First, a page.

In a pre-Christmas post, following a few hours at the First United Church shelter and kitchen, I raised some questions regarding other initiatives that might help the homeless. In particular, I wondered whether more could be done to help people get into the workforce. I also asked if efforts should be made to reunify homeless people with family and friends.
Today I received a response from Judy Graves, the City of Vancouver's tireless street housing worker, who probably has a better understanding of the challenges facing those on the street than anyone else in the city. I found many of her comments quite startling, and while I do not agree with everything she says, I think others will be interested in what she sees as some of the challenges, and solutions.
FROM JUDY GRAVES:
There are programs in the DTES helping people get work. The best of them is likely BOB.
We are in a recession and people are losing jobs. A number of construction workers landed in the HEAT shelters for instance. I found others in Stanley Park in soaking tents. In spite of this, many of the people staying in shelters right now are, in fact, working. I routinely find people living rough who are working, and have found working people sleeping outside for some years. The jobs do not pay enough to cover rent. Subsidized housing in fact subsidizes the low wages paid by employers, as does the money we spend on transit. They cannot get themselves inside, let alone ahead.
They could use a rent bank that would make possible a one time security deposit and first month's rent on a non-repayable basis, so people who are not willing to accept welfare could get started living indoors. People who are coming out of recovery programs, clean and sober and working full time are not able to find adequate housing because their wages are so low. They remain a long time in residential recovery programs, saving money with which to pay rent in the future.
The sweeping destruction of the unions over the past couple of decades is one reason why BC has the highest child poverty rate in the country. The families can no longer afford adequate housing, even with two parents working. Single men at the bottom of the construction trades, single women in retail cannot afford rent in the Lower Mainland anymore. We see in the DTES families no longer together because the stress of poverty is too hard. The children are better fed in foster care. The Government pays money to foster families, but is unwilling to subsidize families so they can care for their own children.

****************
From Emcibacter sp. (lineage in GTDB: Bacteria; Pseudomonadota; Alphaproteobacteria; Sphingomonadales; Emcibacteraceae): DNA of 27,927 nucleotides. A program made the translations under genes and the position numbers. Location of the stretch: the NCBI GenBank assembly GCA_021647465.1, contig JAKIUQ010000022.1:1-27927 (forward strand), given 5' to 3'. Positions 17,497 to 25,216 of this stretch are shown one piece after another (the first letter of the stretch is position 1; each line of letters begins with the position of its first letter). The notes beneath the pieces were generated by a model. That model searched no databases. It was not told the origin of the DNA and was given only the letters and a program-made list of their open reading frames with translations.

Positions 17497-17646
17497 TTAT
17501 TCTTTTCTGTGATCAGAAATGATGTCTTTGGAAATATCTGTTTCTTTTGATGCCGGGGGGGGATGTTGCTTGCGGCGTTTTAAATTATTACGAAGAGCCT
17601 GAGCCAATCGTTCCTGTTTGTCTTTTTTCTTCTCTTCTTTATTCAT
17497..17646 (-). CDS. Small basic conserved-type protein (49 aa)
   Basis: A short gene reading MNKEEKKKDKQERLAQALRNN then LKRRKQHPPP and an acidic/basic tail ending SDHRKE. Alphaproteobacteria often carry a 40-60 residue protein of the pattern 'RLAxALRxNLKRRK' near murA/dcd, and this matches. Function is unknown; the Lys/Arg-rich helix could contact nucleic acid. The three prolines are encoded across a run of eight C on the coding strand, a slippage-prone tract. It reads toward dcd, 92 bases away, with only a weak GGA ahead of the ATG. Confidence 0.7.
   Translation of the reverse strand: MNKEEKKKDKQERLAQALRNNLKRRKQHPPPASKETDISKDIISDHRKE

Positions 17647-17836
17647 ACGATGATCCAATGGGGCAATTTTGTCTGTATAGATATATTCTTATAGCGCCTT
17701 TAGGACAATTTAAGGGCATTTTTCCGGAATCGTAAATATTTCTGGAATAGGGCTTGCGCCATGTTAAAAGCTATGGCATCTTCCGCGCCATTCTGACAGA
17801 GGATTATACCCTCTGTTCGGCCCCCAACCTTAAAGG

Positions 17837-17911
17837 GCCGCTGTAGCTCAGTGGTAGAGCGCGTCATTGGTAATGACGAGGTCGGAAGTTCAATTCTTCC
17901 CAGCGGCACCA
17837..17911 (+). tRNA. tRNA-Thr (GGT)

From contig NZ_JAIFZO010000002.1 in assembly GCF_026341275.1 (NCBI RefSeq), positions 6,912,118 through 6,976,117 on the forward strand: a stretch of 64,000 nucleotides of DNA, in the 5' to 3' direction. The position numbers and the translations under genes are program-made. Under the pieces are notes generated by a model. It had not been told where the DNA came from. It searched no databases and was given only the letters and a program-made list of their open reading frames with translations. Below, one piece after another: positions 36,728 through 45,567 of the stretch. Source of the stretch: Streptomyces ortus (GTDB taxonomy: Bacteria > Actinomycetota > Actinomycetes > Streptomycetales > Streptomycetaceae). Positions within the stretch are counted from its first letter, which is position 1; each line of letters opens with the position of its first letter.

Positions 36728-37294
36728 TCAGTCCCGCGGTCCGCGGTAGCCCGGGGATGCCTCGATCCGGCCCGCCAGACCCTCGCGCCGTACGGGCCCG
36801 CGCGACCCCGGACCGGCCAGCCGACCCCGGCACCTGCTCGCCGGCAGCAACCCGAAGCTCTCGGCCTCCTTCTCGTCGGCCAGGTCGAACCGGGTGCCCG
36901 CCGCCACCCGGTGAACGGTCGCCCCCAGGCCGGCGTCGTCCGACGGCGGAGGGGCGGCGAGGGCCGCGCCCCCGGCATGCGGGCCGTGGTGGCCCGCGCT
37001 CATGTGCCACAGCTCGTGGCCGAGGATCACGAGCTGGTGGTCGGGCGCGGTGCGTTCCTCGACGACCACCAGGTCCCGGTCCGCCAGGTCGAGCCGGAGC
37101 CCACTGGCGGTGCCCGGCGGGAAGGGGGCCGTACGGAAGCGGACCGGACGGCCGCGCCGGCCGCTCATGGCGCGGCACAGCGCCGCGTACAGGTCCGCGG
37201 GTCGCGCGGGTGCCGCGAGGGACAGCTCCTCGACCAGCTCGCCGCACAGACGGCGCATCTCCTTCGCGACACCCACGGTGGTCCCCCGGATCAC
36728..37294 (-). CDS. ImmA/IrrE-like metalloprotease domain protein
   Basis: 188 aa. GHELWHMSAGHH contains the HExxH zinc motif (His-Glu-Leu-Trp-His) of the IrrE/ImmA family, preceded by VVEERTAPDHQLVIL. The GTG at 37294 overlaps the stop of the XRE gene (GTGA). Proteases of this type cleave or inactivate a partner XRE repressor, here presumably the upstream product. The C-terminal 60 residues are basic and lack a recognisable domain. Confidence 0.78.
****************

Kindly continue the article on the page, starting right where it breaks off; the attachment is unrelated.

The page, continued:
The Salvation Army has an excellent family reunification program, at Dunning St in Burnaby. They find lost relatives and interface sensitively. The problem is - about 50%+ of the street homeless grew up in foster care. If a birth mother can be traced, almost certainly the birth mother is about as poor as the searching adult child, and has no means with which to support. On many of our First Nations reserves, living conditions and the hope of finding housing is no better than living conditions and housing in the DTES - and more hopeless. While people return for funerals, or for a visit, they do not want to return permanently.
A dear friend of mine is an archivist who traces Métis ancestry for homeless shelter guests in Alberta. The result is more often the paperwork that can get them a Métis status card, than contact with a living relative capable of hospitality or support. Many of the problems of the inhabitants of the DTES go back generations. many are caused by grief, losses unthinkable, great trauma, serious head injury, depression, panic attacks, lack of access to capital. Important to listen long and carefully before trying to help. First - do no harm.
I am particularly interested in the suggestion about the need for a 'rent bank'. However, I still want to know why the Provincial government doesn't reconsider its policy of giving everyone welfare money on the same day each month, since I am told this often contributes to havoc in the community.
I also wonder whether a program that offers men free shaves and haircuts might also help some people to get more work. Perhaps Judy or others more knowledgeable than me can respond to these two specific suggestions.